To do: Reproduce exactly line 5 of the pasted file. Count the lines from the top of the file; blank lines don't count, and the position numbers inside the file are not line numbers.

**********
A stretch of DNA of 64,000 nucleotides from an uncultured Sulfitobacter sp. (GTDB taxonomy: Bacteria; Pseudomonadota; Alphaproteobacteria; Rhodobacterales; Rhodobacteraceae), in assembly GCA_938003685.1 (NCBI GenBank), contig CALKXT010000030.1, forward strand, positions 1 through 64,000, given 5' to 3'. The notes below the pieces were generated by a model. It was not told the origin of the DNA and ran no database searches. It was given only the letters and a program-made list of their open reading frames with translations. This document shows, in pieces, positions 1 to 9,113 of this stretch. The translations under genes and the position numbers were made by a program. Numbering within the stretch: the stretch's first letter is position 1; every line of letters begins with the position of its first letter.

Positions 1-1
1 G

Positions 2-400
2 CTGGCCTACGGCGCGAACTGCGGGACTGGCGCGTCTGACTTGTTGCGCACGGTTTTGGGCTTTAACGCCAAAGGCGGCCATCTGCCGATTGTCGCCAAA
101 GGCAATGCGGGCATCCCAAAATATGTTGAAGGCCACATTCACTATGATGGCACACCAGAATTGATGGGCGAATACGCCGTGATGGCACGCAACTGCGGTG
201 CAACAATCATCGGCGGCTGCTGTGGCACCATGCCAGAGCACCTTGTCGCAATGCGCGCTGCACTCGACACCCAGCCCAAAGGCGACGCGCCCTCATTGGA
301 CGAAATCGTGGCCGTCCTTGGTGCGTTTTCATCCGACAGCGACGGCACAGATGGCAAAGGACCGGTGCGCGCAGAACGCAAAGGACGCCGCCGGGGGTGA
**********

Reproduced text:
2 CTGGCCTACGGCGCGAACTGCGGGACTGGCGCGTCTGACTTGTTGCGCACGGTTTTGGGCTTTAACGCCAAAGGCGGCCATCTGCCGATTGTCGCCAAA